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users with increased mobility and control of devices, such as computers and telephones not otherwise available to them.

The industry must be able to work in this environment where significant technological advances are possible yet growing numbers of commercial applications deliver real benefits. To date, too many potential users of these technologies have been frightened away by examples of the improvements necessary to make the technology "really work." In this environment the challenge for system integrators is to learn how to apply developing technology in ways that deliver results, rather than disappointment, because the match between the job to be done and the application of the available technology was inappropriate.

In addition, the technical community must continue its efforts to utilize the successes and failures in a way that leads to successful identification of the "right" applications and commercialization of the "right" technology. Early successful commercialization of the right level of technology in the right applications will benefit users, service providers, and the research community.

In today's world of cost cutting, reengineering, and impatience with long lead time projects, investors are looking for a near-term payback for their interest. The research community does itself a disservice by not understanding this and providing for near-term commercial demonstrations. Examples are plentiful. It took 20 years for speech recognition to be deployed widely in a telecommunications application. Speech synthesis is only now being deployed on a large scale for reverse directory applications.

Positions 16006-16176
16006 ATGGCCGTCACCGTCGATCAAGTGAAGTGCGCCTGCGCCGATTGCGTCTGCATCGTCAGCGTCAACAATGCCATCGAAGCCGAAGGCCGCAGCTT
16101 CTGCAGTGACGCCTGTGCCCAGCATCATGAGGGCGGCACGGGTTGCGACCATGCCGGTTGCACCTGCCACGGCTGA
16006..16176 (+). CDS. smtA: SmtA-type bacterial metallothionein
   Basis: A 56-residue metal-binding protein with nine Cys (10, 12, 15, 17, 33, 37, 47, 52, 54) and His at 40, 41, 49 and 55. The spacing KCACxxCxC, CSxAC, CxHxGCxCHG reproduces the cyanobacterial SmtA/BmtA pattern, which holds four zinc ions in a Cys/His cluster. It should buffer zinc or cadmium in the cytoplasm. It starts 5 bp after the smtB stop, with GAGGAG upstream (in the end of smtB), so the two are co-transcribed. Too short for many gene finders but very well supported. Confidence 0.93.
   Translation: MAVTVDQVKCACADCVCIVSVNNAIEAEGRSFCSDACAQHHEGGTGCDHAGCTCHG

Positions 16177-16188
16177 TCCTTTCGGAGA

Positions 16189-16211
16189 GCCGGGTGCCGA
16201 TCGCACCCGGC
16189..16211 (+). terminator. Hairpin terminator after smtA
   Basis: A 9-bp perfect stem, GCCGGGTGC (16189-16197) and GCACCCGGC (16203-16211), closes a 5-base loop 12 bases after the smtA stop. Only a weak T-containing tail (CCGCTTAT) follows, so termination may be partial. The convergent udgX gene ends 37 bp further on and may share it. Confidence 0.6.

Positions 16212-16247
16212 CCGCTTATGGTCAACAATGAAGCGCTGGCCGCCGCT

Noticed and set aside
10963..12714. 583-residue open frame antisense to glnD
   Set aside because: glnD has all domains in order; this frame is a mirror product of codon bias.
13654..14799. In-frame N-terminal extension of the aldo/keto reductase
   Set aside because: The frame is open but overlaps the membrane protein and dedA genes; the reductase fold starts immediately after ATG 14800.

The initial large-scale, telephone-based commercial speech recognition application was a simple "yes" or "no" recognition. Because it was so ''simple" the research community was not interested—researchers wanted to solve the really big problems. In addition, the application required working with users, systems integrators, and human factors professionals. And live, messy, real-world trials were essential to explore uncharted areas. These were not the normal directions for the research community, causing researchers to revert to ivory tower "real research."

But the payout for this simple application was understood to be large from the earliest days. The payout was recognized, but the direction was different and the technical research was not as challenging as others. As a result, the speech recognition community lost out on an opportunity to demonstrate the viability of this technology for at least 5 to 10 years.

This is not an isolated case, but these times call for recognizing

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